The figure below shows some of the mined discriminative patches for the “weightlifting” class. We show how these mined patches can act as a discriminative vocabulary for action classification and demonstrate state-of-the-art performance on the Olympics Sports dataset and the UCF-50 dataset1. But, more importantly, we demonstrate how these patches can be used to establish strong correspondence between spatio-temporal patches in training and test videos. We can use this correspondence to align the videos and per- form tasks such as object localization, finer-level action detection etc. using label transfer techniques. Specifically, we present an integer-programming framework for selecting the set of mutually-consistent correspondences that best explains the classification of a video from a particular category. We then use these correspondences for representing the structure of a test video. 

 

Mining Discriminative Patches in Video

Given a set of training videos, we first find discriminative spatio-temporal patches which are representative of each action class. These patches satisfy two conditions: 1) they occur frequently within a class; 2) they are distinct from patches in other classes. The challenge is that the space of potential spatio-temporal patches is extremely large given that these patches can occur over a range of scales. And, the overwhelming majority of video patches are uninteresting, consisting of background clutter (track, grass, sky etc).

One approach would be to follow the bag-of-words paradigm: sample a few thousand patches, perform k- means clustering to find representative clusters and then rank these clusters based on membership in different action classes. However, this has two major drawbacks: (a) High-Dimensional Distance Metric: K-means uses standard distance metrics such as Euclidean or normalized cross-correlation. These standard distance metrics do not work well in high-dimensional spaces(In our case, we use HOG3D to represent each spatio-temporal patch and the dimensionality of the feature space is 1600).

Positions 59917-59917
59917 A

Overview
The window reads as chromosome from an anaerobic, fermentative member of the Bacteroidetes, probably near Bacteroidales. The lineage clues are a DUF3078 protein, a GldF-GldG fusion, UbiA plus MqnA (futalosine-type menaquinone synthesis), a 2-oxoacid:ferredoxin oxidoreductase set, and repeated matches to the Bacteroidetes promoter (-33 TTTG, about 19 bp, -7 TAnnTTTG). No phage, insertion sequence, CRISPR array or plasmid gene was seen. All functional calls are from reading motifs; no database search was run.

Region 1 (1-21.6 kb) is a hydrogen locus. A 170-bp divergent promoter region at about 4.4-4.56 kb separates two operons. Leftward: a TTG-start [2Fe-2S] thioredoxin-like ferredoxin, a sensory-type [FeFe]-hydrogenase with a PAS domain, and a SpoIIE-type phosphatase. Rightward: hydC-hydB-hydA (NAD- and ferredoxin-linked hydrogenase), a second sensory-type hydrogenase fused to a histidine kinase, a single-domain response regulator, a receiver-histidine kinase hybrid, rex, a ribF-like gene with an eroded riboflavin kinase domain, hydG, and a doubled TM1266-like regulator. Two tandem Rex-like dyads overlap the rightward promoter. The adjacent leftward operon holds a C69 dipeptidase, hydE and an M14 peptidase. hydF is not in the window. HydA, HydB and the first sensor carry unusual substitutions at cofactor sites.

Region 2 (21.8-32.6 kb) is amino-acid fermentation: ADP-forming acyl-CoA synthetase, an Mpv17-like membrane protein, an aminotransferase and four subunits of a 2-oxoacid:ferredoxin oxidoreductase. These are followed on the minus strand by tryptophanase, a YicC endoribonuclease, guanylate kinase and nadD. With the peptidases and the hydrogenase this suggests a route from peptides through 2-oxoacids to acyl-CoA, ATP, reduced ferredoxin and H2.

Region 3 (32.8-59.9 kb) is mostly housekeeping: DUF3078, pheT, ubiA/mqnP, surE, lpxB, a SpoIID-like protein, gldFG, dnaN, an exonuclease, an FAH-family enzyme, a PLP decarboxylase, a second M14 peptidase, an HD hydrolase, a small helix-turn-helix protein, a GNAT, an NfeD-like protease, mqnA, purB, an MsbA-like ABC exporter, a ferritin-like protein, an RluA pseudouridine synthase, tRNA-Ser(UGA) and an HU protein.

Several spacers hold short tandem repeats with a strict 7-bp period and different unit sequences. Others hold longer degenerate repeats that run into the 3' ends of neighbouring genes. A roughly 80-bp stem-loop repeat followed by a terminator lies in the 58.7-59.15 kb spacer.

The Euclidean distance fails to retrieve visually similar patches. Instead, we learn a discriminative distance metric to retrieve similar patches and, hence, representative clusters. (b) Partitioning: Standard clustering algorithms partition the entire feature space. Every data point is assigned to one of the clusters during the clustering procedure. However, in many cases, assigning cluster memberships to rare background patches is hard. Due to the forced clustering they significantly diminish the purity of good clusters to which they are assigned.

 

  Figure 4. Examples of highly ranked discriminative spatio-temporal patches.

 

Figure 4. Examples of highly ranked discriminative spatio-temporal patches.

We address these issues by using an exemplar-based clustering approach which avoids partitioning the entire feature space. Every spatio-temporal patch is considered as a possible cluster center and we determine whether or not a discriminative cluster for some action class can be formed around that patch. We use the exemplar-SVM (e- SVM) approach of Malisiewicz et al. to learn a discriminative distance metric for each cluster. However, learn- ing an e-SVM for every spatio-temporal patch in the training dataset is computationally infeasible; instead, we use motion based sampling to generate a set of initial cluster centers and then use simple nearest neighbor verification to prune candidates.